Is it for you?
If you are still asking yourself if you really need DiverGuard for your next dive, let me ask you this: Do you use an “Octopus” (the alternate second stage regulator) for diving? Of course you do! Although the chances of a malfunction requiring an alternate second-stage regulator are ever-so-slim – even less than the likelihood of experiencing respiratory distress – you wouldn’t dream of diving without it. If you refuse o take even the smallest chance with the second stage regulator, can you afford to reject protection in case of respiratory distress? If you dive with an Octopus, it stands to reason that you will want to have DiverGuard protection.
Does a quick rise to the surface endanger the diver?
According to the American Heart Association’s recommendation, as soon as respiratory distress is identified, the diver should be brought to the surface as quickly as possible: it is preferable to provide urgent ventilation than to prolong oxygen deprivation in order to surface gradually. A quick rise to the surface does endanger the diver, but if DiverGuard has initiated the automatic inflation mechanism, it means that the diver is in respiratory distress, and remaining underwater would pose a greater danger than rising quickly to the surface. The action of DiverGuard is comparable to the action of the airbag in a car: The airbag also causes damage to the passenger, but the damage prevented is much greater.
What is the greatest danger in a quick rise to the surface?
The greatest danger to the diver is the rupture of the lungs as a result of holding air in the lungs while rising to the surface. To avoid lung rupture, air should be expelled while rising to the water surface, in an emergency as well as in a normal situation.
Is there any chance that DiverGuard might float the diver up to the surface unnecessarily?
In spite of all our efforts, any man-made device might malfunction. Troubleshooting for DiverGuard is essentially similar to the steps taken to address problems with any buoyancy compensator (BC) inflator. However, in DiverGuard we have to examine a larger number of systems than usual. Obviously the major malfunction feared by divers is to be forced up to the water surface unnecessarily by a mechanism that cannot be controlled. Such a malfunction is possible with any standard inflator if the power inflation valve is stuck. In this case the diver needs to immediately disconnect the rupture from the inflator. DiverGuard designers have invested the maximum effort to avoid such a scenario. However, if a floatation malfunction should occur, it can be halted by taking the same action required in the regular inflator: Disconnect the apparatus from the low pressure inflator hose. In this way, the apparatus does not have the capacity to force you to the surface.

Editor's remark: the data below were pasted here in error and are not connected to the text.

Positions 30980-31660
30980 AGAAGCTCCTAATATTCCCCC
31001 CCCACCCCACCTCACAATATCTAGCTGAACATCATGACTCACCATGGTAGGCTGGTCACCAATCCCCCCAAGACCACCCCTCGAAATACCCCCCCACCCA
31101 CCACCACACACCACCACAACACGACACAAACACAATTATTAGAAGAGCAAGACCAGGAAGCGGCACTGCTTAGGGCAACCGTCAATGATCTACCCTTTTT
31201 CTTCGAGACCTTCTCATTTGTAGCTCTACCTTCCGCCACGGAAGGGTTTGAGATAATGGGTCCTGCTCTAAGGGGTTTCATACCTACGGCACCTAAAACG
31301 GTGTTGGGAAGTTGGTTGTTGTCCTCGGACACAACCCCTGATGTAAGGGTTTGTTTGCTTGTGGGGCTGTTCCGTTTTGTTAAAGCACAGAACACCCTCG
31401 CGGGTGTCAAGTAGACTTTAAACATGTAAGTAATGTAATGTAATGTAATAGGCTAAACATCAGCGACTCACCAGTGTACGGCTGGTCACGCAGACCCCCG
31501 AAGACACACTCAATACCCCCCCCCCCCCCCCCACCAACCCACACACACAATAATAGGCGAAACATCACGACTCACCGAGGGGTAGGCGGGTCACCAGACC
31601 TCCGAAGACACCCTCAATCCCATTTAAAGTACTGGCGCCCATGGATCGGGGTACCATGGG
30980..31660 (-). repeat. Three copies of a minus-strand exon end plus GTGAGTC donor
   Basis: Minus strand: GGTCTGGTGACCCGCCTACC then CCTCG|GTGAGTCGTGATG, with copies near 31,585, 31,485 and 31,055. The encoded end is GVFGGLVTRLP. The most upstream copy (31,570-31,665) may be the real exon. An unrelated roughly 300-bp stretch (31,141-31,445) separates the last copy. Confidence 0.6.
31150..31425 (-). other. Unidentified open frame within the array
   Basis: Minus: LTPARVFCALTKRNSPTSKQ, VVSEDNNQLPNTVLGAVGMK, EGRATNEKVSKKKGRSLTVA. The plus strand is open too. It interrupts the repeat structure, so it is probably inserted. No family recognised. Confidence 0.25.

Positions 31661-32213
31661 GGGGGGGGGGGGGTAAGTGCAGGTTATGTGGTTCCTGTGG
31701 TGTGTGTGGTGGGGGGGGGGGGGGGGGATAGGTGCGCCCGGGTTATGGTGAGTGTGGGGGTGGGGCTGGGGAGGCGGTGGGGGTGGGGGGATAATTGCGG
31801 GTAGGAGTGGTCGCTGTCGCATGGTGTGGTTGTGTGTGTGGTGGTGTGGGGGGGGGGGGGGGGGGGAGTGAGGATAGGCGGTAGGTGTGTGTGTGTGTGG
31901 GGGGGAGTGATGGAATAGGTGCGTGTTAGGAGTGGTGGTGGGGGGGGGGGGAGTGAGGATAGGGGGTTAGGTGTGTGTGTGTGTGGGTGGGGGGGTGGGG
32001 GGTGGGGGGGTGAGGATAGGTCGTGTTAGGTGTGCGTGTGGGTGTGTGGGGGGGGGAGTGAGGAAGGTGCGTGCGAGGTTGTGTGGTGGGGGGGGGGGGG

How many people die annually in diving accidents and what is the main cause of death?
According to the DAN data, the annual average number of diving deaths is 120, 86% of them from drowning. DiverGuard is mainly intended to prevent death by drowning among scuba divers, by reducing to a minimum their stay underwater after the accident.
How much does DiverGuard weigh? Is it larger than a regular inflator?
DiverGuard weighs about 280 gr. Its length and width are similar to those of inflators currently in use around the world. In order to contain all the required systems in the device, the DiverGuard is 2.5 cm longer than the standard inflator.
Is DiverGuard positively or negatively buoyant?
DiverGuard is negatively buoyant, which makes it easier to carry and maneuver while diving.
Is the inflator integrated in DiverGuard easy to use?
Based on the comments of experienced divers, it may be concluded that DiverGuard’s design makes it convenient and easy to use.
How far can the alarm be heard underwater?
The alarm system was especially developed for underwater and it is heard better underwater than on the surface. It is difficult to state exactly how far the sound can travel, since the data differ from one diver to the next, and the rate at which the sound travels is affected by the diver’s depth and by environmental and sea conditions.
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